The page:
We all know about winter driving hazards. We check the weather forecast before heading out and slow down in snowy and icy conditions. But how much thought do we really give to the dangers of driving in the summer? If you’re like most of us—very little. With the help of the accident experts at esurance, we bring you a list of some of the summertime dangers you might not be aware of.
How Dangerous Is Summer Driving?
According to the Insurance Institute for Highway Safety, August came close to being the deadliest month on our nation’s roads in 2014, with 3,037 highway fatalities (October saw 51 more deaths). June and July of that year saw nearly 3,000 deaths each as well. The main reason for the increase in deaths over the summer months is that more cars are on the road, but it’s who these drivers are and how they are driving that make the roads so dangerous.
Factors Contributing to Summer Driving Dangers
As you get ready to head out across the country this summer to your favorite vacation destination, keep these facts from esurance.com in mind:
There are more teens on the road. School is out for most kids in the summer, which means more teen drivers hit the roads. Due to their lack of experience, teen drivers are at an increased risk for causing an accident. Monitor your own teen’s driving this summer and watch out for other young drivers on the road.
Vacationing drivers add to road congestion. Congested roads are dangerous roads as there are fewer escape routes when things go wrong. As vacationers head out on the highways, the increased traffic adds to the danger for all of us—even if we are just commuting to work. Slow down in heavy traffic and allow more time to get to work on busy Fridays or holiday weekends.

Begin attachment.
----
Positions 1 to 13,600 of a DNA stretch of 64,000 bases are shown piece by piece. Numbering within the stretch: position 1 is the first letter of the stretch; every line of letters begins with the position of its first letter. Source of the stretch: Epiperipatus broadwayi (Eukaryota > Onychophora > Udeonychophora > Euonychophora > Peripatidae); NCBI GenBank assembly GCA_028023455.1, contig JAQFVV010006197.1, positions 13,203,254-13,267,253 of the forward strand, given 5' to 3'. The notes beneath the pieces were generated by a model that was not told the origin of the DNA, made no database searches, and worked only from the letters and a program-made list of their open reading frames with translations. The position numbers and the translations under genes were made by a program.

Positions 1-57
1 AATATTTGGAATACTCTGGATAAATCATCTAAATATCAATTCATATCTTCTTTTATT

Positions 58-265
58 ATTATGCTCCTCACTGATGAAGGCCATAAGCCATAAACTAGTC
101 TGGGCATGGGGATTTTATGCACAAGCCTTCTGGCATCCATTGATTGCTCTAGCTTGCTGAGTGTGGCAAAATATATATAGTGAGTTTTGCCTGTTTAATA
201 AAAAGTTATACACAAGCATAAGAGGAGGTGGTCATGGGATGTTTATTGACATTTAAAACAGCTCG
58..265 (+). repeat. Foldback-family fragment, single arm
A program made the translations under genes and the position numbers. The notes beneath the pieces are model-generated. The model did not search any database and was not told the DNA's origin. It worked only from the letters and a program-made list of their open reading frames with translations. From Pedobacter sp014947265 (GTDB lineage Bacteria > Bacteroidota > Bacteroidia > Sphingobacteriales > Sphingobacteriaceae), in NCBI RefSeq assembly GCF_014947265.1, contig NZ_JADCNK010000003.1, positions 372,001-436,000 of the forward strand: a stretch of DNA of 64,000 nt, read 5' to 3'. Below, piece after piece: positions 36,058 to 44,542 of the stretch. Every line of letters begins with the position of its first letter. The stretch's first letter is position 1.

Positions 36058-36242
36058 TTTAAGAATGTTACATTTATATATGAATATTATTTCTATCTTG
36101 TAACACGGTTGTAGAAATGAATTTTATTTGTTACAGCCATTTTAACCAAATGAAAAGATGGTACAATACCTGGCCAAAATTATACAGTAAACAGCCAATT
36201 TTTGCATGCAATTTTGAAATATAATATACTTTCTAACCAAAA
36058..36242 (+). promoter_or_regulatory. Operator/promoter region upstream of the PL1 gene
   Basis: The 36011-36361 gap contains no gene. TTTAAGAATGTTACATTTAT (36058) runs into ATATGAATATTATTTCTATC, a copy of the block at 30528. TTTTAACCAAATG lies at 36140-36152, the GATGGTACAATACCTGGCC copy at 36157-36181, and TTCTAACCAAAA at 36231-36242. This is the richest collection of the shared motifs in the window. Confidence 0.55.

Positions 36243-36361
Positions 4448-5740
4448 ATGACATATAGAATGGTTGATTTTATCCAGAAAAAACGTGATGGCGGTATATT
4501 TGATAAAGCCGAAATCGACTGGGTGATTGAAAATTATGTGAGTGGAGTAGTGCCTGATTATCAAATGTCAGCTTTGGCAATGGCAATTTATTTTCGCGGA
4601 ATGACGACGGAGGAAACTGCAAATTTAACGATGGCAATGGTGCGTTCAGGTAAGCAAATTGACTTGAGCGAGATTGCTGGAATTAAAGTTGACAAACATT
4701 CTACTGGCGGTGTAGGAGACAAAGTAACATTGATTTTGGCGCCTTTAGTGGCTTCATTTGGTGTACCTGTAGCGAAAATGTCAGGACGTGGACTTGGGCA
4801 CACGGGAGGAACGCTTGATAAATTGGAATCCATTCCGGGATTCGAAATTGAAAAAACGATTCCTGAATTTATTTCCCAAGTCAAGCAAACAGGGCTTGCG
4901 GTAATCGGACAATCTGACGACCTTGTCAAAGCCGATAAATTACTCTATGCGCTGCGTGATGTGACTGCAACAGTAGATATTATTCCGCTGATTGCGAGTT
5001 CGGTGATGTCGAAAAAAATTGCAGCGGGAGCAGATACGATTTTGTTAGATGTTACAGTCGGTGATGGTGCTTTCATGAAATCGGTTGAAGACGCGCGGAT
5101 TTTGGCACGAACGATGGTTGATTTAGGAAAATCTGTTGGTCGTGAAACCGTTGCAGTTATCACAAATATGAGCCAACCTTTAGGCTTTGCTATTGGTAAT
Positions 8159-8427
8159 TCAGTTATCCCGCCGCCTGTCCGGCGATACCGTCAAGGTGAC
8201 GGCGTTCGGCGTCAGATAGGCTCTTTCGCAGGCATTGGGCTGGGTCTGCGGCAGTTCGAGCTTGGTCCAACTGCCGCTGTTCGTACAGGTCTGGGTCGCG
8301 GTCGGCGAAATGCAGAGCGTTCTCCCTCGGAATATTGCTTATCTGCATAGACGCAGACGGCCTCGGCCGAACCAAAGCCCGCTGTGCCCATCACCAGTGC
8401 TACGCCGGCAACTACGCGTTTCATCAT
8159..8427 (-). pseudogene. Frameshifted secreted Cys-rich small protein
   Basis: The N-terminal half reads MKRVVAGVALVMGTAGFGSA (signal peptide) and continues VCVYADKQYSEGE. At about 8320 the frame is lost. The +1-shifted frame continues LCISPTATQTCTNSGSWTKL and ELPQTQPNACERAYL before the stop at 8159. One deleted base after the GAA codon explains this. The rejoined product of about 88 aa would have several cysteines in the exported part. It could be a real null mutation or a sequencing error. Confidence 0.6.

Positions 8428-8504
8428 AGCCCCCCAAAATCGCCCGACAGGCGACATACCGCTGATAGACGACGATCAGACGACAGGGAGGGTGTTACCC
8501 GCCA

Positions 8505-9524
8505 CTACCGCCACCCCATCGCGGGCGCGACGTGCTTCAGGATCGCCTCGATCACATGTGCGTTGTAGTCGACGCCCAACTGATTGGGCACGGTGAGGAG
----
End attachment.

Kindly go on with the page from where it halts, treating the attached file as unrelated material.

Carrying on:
Tourists are often unfamiliar with the roads. When drivers are new to an area and are trying to follow a navigation system, they are likely to drive erratically and unpredictably. Give them space and pass them as soon as you can do so safely.
Tire blowouts. Hot weather causes the air in your tires to expand, which can lead to a blowout in well-worn wheels. Check your tires on a regular basis during the summer months, especially during heat waves. Also, watch out for semi-truck tire remnants, as they blow out frequently in hot weather.
Construction. Orange barrels are a common sight in the summertime. The Centers for Disease Control and Prevention reports that construction and maintenance work zones averaged 669 driving fatalities per year from 2007 through 2012. Construction zones always call for extra caution.
There are more bicycles and motorcycles on the road. Bicyclists and motorcyclists are particularly vulnerable on the road due to the lack of protection they have as exposed riders. The warm weather in the summer brings these open-air vehicles out in force, so treat them with respect and allow them plenty of room.
Sun and excess heat. The scorching summer sun can dehydrate you on long drives, so keep a bottle of water handy. And of course, the chance of your engine overheating increases, especially if you have to rely on your air conditioner to keep yourself from overheating. If your engine overheats, pull over to let it cool down.
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